Curious people can’t help but get attracted to magnets. They’re pieces of iron that can somehow pull other metals to it. Ever since they were found in a naturally-occurring mineral called Magnetite, magnets have been used in household and commercial settings for many years now. Here’s a closer look at the uses of magnets:
1. Mag-Drive Centrifugal Pump
A magnetic drive centrifugal pump is used in industries that deal with corrosive liquids. Normal pumps won’t work on these liquids, as their metal parts would be corroded once the liquid touches them. Mag-drive pumps don’t need metal parts because they use a different type of suction. This makes them less prone to corrosion and leakage of harmful chemicals, making them a safer choice for humans, animals, and the environment.
2. Freezer Doors
Refrigerators and freezers have doors with tight grips. This is designed to keep out air and preserve the meat or food inside. These tightly-closing doors are made with the use of magnets.
3. Stereo Speakers
Speakers from stereos, television sets, and headphones have magnets installed inside them. The magnets amplify the audio that courses through these devices, allowing the hearer to understand the sounds more effectively.
A magnetic resonance scan (MRI) is a procedure used by doctors to diagnose human bodies if they have sicknesses. It works like an X-ray, in which a computer, a magnetic field, and a radio frequency pulse are used to produce images of a human body. Confusing as this may sound, the images produced are clear, with internal organs and bones shown.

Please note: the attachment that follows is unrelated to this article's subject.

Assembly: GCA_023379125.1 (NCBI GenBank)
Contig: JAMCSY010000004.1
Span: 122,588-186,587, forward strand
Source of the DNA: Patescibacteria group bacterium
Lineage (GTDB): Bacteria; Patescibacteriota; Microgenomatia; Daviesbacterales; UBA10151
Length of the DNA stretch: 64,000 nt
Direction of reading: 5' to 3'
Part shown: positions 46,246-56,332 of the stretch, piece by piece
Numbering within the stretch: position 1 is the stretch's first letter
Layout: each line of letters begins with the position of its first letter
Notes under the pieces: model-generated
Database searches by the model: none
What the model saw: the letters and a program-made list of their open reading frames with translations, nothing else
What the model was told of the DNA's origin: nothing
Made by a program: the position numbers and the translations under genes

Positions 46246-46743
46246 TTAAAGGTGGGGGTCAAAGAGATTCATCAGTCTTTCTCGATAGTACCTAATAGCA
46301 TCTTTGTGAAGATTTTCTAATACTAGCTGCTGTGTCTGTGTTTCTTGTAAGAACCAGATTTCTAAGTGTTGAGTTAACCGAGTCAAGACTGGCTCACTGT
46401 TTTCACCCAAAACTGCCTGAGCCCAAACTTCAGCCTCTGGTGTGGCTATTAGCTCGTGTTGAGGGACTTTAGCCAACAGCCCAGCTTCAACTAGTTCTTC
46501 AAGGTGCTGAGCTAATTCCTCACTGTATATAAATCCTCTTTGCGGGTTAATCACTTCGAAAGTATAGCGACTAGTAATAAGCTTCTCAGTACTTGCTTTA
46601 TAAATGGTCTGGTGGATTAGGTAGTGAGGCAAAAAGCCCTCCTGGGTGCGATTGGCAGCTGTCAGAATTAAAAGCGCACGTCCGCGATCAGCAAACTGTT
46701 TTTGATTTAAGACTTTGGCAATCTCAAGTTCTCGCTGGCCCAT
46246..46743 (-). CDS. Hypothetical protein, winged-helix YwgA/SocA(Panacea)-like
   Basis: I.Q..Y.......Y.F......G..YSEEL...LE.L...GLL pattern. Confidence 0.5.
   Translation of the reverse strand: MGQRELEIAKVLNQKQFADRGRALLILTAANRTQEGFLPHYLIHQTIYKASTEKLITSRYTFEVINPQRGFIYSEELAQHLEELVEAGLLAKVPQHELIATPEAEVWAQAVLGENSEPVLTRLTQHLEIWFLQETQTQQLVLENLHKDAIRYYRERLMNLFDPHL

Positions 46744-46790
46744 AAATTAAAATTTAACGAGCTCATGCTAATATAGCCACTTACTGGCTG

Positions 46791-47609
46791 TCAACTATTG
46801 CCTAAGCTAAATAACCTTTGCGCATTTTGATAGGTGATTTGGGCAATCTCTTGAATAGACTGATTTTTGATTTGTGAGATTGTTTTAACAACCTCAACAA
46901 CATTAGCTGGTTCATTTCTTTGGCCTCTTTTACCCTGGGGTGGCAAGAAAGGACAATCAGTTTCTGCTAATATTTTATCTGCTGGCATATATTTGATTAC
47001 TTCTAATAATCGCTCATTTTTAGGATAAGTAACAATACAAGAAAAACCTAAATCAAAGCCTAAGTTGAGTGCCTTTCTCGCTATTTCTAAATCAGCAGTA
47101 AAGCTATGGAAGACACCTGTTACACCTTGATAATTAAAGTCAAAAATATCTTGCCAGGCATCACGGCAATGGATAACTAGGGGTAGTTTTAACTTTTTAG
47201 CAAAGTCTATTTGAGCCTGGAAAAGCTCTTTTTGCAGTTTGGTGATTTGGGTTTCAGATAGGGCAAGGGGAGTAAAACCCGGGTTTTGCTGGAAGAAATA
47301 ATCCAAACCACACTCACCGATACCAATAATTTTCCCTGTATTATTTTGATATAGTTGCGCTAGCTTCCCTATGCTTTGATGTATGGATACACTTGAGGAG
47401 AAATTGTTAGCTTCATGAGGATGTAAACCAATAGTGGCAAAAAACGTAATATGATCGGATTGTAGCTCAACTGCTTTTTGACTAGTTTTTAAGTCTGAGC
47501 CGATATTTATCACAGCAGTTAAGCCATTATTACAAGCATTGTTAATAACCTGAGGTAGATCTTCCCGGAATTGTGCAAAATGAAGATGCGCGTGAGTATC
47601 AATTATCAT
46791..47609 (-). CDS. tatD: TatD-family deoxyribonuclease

Believe it or not, magnets are used in computers. They’re put inside not to attract other metals, but to store data made while using the computer. This includes your video game save files, pictures, videos, songs, and such.
Magnets have other uses besides being used to pin slips of papers on fridges. Magnets are used in industrial pumps, so they won’t get corroded by chemicals, in freezer doors, so they’ll close tightly, or in speakers so, they’ll get to produce sound. Without magnets, industries and individuals wouldn’t be as modernised as they are today.